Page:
(as of Feb 09,2021 22:03:58 UTC – Details)
Living with plants can enliven and enrich your surroundings, promoting feelings of relaxation and well-being. But where to start with curating that vital indoor collection?
Green Home features all the green plants Anders has collected in his own apartment of 50 square meters – over 100 plants – and how this inspires him towards greener living.
With a guide to houseplant types, hints and tips on how to get your plants to thrive and also on how to integrate them into your home décor scheme, it’s a plant book with added personality.
From the Publisher
Green Home: The Joy of Living with Plants includes sections on:
Choosing the Right Plant
Practical Advice about Light
Plant care in Winter and Summer Months
Compost and Repotting
Room by Room
Also Features a Section of Practical Plant Portraits:
Ferns are moisture-loving plants that have excellent air-purifying properties. In the natural world ferns are sometimes considered a weed – bracken (Pteridium), for example, and a relation of the Boston fern, Nephrolepis cordifolia – but indoors their lush, rich green foliage can make them a real decorative asset. Boston ferns are available in many forms, including some with curly leaves (for example N. exaltata ‘Emina’ and ‘Fluffy Ruffles’). In the wild, they grow on the forest floor where conditions are damp and shady.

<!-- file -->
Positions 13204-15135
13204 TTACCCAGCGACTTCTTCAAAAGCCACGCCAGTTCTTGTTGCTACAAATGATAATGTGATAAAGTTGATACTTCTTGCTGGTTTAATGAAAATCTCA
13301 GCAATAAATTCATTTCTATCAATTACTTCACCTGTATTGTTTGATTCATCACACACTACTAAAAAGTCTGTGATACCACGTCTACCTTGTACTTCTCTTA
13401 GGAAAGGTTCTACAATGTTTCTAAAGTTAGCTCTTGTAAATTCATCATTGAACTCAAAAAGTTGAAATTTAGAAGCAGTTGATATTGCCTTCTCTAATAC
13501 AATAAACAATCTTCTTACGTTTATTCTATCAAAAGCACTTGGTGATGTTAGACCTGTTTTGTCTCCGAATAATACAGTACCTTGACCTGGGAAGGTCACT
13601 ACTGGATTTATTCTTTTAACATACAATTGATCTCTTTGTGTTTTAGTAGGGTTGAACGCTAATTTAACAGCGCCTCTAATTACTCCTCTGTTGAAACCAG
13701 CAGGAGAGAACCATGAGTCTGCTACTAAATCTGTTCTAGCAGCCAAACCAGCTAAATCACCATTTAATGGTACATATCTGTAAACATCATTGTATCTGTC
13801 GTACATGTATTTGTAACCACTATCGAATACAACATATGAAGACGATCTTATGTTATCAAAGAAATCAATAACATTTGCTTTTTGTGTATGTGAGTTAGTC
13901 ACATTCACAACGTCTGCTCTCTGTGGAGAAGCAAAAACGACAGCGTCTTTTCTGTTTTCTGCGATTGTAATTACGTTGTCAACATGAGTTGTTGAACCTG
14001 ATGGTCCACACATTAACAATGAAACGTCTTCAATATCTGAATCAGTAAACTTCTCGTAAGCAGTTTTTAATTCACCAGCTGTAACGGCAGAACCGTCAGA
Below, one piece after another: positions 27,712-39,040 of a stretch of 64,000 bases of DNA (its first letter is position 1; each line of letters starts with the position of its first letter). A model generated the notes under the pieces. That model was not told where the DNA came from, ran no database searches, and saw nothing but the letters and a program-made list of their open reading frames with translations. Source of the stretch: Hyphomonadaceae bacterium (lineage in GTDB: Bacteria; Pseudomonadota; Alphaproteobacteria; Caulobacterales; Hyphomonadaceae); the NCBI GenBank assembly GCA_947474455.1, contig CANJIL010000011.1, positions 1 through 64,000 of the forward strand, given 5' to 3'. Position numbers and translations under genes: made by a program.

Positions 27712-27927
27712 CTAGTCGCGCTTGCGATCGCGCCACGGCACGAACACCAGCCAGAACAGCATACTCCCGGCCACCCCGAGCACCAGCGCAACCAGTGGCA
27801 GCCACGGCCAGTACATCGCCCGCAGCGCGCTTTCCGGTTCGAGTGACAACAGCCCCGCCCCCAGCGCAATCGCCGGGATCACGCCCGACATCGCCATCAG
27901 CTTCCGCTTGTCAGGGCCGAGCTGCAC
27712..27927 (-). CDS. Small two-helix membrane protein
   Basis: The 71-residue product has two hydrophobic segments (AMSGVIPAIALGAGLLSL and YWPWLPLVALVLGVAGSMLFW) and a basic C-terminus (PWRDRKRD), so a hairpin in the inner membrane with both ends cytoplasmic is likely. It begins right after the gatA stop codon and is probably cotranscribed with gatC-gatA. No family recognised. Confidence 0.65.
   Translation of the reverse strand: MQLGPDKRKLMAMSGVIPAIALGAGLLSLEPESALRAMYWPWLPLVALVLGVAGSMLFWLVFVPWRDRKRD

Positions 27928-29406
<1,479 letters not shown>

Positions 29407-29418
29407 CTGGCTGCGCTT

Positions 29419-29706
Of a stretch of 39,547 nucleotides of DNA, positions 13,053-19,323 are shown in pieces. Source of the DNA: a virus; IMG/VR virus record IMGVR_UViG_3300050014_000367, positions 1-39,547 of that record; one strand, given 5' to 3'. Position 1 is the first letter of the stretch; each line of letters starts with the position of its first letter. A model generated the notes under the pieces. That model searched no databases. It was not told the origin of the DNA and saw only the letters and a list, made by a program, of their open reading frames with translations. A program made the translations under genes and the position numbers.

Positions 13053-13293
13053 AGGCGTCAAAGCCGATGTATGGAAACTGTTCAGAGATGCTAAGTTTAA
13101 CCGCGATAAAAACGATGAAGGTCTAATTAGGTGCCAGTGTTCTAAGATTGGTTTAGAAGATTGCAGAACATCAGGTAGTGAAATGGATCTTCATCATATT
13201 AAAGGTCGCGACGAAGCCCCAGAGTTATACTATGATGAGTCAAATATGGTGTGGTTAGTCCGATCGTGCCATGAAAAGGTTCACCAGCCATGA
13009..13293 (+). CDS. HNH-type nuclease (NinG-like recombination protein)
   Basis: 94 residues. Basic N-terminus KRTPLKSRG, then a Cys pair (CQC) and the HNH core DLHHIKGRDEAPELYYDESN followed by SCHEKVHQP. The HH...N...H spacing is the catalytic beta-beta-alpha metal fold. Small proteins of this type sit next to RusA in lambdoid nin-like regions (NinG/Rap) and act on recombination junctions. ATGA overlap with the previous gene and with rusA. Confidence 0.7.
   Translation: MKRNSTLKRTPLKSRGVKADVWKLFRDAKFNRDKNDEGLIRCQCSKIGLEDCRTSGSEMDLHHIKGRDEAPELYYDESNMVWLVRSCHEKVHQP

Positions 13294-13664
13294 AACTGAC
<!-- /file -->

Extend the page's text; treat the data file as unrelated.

One of my recommendations for those of you who want a robust plant, the fishbone cactus can withstand a lot – just not direct sunlight. This unusual succulent with its fern-like fronds thrives in a damp climate and half shade – its natural home is the humid rainforest – whereas most other succulents (and cacti) are parched sun- worshippers. The fishbone cactus is particularly suited to a hanging pot or being raised up on a pedestal where its eye-catching, fishbone-shaped leaves are displayed to full effect.
This is a very robust succulent that can tolerate most things, including drying out and dry indoor winter air. It is also known as the bayonet plant due to its distinctive, sharp, thick leaves. Mother-in-law’s tongue has a reputation as one of the best air-purifying plants there is, which makes it perfect for asthma- and allergy-sufferers. It magically converts carbon dioxide to oxygen, even at night, and for this reason it’s often found in bedrooms. According to NASA, it would be possible for one person to live in a hermetically sealed bedroom if it contained six to eight mother-in-law’s tongues. This may be true, but I suggest that you do not try this at home.